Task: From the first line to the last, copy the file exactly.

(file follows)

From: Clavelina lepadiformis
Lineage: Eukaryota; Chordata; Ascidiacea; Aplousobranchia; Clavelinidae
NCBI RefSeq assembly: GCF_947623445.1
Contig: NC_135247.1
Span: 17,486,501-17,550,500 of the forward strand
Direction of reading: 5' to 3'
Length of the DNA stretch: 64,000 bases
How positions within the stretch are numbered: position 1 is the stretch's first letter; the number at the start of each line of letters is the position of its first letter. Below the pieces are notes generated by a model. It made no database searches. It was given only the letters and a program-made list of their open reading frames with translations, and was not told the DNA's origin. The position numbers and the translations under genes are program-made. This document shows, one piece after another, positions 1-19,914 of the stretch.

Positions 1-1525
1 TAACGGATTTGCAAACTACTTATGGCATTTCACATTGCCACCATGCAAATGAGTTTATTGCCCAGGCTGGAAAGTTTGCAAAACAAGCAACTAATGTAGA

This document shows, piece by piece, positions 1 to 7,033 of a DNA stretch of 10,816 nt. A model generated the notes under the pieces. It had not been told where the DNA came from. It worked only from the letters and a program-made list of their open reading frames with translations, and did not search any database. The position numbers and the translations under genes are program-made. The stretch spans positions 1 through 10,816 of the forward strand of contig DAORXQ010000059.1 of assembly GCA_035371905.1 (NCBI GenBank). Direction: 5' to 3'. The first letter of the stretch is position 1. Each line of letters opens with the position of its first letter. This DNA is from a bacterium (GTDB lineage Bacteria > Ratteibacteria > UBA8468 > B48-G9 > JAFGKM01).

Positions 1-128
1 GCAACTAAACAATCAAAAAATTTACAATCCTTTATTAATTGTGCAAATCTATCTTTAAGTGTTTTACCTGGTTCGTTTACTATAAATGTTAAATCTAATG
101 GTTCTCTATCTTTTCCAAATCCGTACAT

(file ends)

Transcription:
From: Clavelina lepadiformis
Lineage: Eukaryota; Chordata; Ascidiacea; Aplousobranchia; Clavelinidae
NCBI RefSeq assembly: GCF_947623445.1
Contig: NC_135247.1
Span: 17,486,501-17,550,500 of the forward strand
Direction of reading: 5' to 3'
Length of the DNA stretch: 64,000 bases
How positions within the stretch are numbered: position 1 is the stretch's first letter; the number at the start of each line of letters is the position of its first letter. Below the pieces are notes generated by a model. It made no database searches. It was given only the letters and a program-made list of their open reading frames with translations, and was not told the DNA's origin. The position numbers and the translations under genes are program-made. This document shows, one piece after another, positions 1-19,914 of the stretch.

Positions 1-1525
1 TAACGGATTTGCAAACTACTTATGGCATTTCACATTGCCACCATGCAAATGAGTTTATTGCCCAGGCTGGAAAGTTTGCAAAACAAGCAACTAATGTAGA

This document shows, piece by piece, positions 1 to 7,033 of a DNA stretch of 10,816 nt. A model generated the notes under the pieces. It had not been told where the DNA came from. It worked only from the letters and a program-made list of their open reading frames with translations, and did not search any database. The position numbers and the translations under genes are program-made. The stretch spans positions 1 through 10,816 of the forward strand of contig DAORXQ010000059.1 of assembly GCA_035371905.1 (NCBI GenBank). Direction: 5' to 3'. The first letter of the stretch is position 1. Each line of letters opens with the position of its first letter. This DNA is from a bacterium (GTDB lineage Bacteria > Ratteibacteria > UBA8468 > B48-G9 > JAFGKM01).

Positions 1-128
1 GCAACTAAACAATCAAAAAATTTACAATCCTTTATTAATTGTGCAAATCTATCTTTAAGTGTTTTACCTGGTTCGTTTACTATAAATGTTAAATCTAATG
101 GTTCTCTATCTTTTCCAAATCCGTACAT